“Being back in Brisbane was another big thing. Being a Brisbane club and playing out of Redcliffe – great stadium and great people – but I don’t think that’s what the club is about. I don’t think any club should be playing in another place where they’re named after a city and playing somewhere else.

“Having a new training facility is huge for the players and myself. I’ve been through a lot worse in years gone by. I don’t want excuses. I’m not going to make excuses. We go forward, try and get back to winning ways, try to bring the crowds back by playing attractive, entertaining football.”

Aloisi spent the 2022 season with A-Leagues legend Muscat and his Aussie assistant Shaun Ontong at F.Marinos in Japan’s J1 League.

The former Adelaide United captain, who worked with the non-playing group and looked after attacking set-plays in Yokohama, was part of the F.Marinos side that won the title last season.

That experience with Muscat has helped shape his vision for the Roar.

“My football playing style is an attacking brand of football, in and out of possession. I’m working on pressing high up the field,” Aloisi said.

“We want to dominate teams with and without the ball. I’m not the type of coach that wants to keep the ball just for the sake of keeping it and looking pretty. I want pace up front, I want quick, agile players.

Muscat (L), Aloisi (C) and Ontong (R).

“If anyone has watched Yokohama F.Marinos under Kevin Muscat… maybe I’m biased because I was there but I thought we played the best football in the league and by a lot. Kevin has showed his brand of football in the J1 League.

“That’s the football I love my teams to play and how I want to play. It’s dynamic, it’s quick and entertaining. There’s risks in what we do but I believe the way we will play, those rewards outweigh those risks. We want to excite the crowds.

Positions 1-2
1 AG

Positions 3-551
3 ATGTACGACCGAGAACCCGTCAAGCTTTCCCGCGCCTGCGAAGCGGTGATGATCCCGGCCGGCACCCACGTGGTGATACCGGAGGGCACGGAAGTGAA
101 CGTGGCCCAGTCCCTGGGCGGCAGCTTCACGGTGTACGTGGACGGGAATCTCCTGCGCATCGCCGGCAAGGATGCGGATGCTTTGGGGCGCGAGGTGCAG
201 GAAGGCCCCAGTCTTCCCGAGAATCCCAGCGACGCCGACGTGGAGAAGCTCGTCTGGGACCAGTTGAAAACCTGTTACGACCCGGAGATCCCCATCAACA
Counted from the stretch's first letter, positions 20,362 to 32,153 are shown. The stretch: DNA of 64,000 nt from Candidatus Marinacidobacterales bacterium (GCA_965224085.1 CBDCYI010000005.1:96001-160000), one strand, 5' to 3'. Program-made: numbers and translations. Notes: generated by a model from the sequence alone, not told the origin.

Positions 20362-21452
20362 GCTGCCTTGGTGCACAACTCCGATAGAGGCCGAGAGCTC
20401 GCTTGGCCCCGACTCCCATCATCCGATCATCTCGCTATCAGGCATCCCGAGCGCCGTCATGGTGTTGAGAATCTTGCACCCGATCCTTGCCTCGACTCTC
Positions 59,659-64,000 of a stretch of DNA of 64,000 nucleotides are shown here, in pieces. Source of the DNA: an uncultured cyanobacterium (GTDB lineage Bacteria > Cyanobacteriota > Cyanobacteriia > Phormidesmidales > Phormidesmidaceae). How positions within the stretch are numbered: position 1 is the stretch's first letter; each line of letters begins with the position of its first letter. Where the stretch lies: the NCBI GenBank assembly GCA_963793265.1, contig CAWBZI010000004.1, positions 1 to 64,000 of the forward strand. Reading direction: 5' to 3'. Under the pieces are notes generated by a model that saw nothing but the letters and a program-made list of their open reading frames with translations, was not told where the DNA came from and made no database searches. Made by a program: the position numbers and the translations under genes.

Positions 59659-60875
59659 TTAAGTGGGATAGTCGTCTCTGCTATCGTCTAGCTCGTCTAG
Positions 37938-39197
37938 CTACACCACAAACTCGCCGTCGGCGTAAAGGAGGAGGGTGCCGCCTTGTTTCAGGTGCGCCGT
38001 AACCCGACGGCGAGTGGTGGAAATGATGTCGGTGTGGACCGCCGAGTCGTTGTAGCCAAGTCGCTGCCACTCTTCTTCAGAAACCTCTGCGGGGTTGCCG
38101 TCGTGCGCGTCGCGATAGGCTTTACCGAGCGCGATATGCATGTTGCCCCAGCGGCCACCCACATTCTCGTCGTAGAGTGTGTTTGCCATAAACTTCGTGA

“I want to be able to improve players individually… The playing style will be high tempo, especially here in Brisbane.”

Those learnings in Japan have not been lost on the former Adelaide assistant, who was also in charge of the Liberty A-League squad.

“I was far more out of my comfort zone there than I’ve ever been in my coaching career and working with Shaun Ontong, I had to be on top of everything I said because everything was questioned,” he said.

“I have to admit, I learnt a lot more than what I expected to learn over there. I loved it over there. It was amazing.

“All the things I learnt there, wording, our structures and principles. I’ve changed wording because of what I learnt under Kevin Muscat. Him as a coach. His holistic approach to the game. We still speak regularly. I ask him questions.

“We had long discussions about defensive structures especially. We shared ideas. A lot of the wording was different but same thought process in certain areas. Even going down to one-v-one defending, where players should stand, what foot to tackle on etc. There was so much.

“It was one of the best times of my life as far as football went. It was incredible.”